Linking Knowledge and Action in Global Health – Current Concepts, Approaches, and Institutions
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CitationSzlezák, Nicole. “Linking Knowledge and Action in Global Health – Current Concepts, Approaches, and Institutions.” CID Graduate Student and Postdoctoral Fellow Working Paper Series 2006.12, Harvard University, Cambridge, MA, August 2006.
AbstractThere is a new interest in the role that research and knowledge play in improving health in developing countries. In particular, the question of how knowledge can be better linked to policy and action has been receiving increasing attention. This paper surveys approaches to linking knowledge and action as they appear in the global health literature and attempts to draw them together in a more systematic way. Two concepts are prominent – the know-do gap in health and the 10/90 gap in health research, both intended to draw attention to global inequities in health and health research. Beyond these two basic metaphors, numerous other approaches to and debates about linking knowledge and action can be found in the literature. Underlying these different streams and debates are two competing notions of what constitutes “knowledge”. The first one assumes that knowledge is largely independent of context and easily transferable. The second one conceptualizes knowledge as something that is place-bound and subject to negotiation, requiring the engagement of different stakeholders in its production and use. The paper concludes with the notion that the way in which we conceptualize the relationship between knowledge and action has important implications for current debates about governance in global health, but that the connections between these two discourses are rarely made. Considerations of knowledge-action linkages in global health must be made together with considerations of governance, and vice versa.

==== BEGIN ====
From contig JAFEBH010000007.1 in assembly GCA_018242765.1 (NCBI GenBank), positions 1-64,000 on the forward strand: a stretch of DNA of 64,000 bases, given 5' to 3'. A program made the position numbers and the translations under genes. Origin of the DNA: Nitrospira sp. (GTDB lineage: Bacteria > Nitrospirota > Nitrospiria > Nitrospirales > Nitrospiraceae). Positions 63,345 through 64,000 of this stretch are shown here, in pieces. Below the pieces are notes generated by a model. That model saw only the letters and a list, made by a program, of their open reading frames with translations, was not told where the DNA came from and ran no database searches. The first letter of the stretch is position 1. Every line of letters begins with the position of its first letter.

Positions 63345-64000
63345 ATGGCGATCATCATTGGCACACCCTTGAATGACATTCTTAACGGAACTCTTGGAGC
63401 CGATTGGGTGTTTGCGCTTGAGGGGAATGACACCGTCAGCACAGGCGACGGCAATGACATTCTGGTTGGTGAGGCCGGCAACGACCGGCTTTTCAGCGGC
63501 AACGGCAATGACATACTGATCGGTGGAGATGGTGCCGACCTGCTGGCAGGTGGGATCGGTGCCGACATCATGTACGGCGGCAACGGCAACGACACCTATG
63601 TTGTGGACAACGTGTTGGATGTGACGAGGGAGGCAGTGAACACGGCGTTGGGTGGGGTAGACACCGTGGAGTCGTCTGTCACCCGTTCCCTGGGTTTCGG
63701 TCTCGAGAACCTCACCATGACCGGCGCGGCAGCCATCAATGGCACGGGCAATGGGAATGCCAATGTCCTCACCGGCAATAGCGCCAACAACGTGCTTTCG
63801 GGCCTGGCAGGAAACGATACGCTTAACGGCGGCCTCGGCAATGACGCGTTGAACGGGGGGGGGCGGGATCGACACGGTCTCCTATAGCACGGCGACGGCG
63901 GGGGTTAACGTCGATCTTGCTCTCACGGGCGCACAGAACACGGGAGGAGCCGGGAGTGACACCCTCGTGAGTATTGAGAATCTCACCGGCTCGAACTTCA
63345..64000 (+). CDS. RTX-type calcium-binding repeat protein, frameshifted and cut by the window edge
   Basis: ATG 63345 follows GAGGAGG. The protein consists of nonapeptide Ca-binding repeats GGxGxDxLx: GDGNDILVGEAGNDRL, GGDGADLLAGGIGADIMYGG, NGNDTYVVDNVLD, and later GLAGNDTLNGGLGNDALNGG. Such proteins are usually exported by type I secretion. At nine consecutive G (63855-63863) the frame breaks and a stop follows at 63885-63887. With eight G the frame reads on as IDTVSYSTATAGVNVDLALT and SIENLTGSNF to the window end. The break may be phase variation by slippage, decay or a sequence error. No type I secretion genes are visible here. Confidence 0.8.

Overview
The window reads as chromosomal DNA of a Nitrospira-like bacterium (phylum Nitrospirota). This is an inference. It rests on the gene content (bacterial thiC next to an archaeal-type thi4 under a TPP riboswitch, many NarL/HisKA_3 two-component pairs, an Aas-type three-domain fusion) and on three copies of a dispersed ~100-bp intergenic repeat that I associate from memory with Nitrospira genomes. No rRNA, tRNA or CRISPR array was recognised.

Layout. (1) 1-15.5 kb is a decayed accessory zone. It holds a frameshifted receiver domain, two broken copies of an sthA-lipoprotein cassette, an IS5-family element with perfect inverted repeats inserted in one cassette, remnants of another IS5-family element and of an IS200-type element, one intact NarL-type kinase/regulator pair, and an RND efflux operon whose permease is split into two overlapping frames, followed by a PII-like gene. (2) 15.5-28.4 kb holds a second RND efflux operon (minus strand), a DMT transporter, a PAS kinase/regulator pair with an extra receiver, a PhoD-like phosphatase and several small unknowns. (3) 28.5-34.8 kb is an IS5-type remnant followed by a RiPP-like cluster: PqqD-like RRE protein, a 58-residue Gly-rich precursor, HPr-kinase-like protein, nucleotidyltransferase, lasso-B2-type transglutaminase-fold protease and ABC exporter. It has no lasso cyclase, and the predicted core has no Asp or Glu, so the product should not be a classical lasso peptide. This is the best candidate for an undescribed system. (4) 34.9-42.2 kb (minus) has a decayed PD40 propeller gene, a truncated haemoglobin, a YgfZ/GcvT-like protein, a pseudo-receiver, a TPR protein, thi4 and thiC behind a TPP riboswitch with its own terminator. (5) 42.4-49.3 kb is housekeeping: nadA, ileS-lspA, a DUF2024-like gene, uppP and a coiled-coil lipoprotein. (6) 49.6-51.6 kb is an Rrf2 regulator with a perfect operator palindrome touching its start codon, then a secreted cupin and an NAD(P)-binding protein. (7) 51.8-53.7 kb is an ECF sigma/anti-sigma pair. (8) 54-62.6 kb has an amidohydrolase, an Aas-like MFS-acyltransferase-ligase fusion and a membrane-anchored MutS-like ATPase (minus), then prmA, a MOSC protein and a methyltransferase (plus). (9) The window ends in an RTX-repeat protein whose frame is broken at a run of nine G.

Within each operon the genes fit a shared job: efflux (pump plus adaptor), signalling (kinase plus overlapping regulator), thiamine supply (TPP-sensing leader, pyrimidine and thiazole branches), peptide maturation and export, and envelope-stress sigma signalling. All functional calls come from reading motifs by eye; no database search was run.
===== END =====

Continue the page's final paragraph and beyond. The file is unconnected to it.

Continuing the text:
Citable link to this pagehttps://nrs.harvard.edu/URN-3:HUL.INSTREPOS:37366434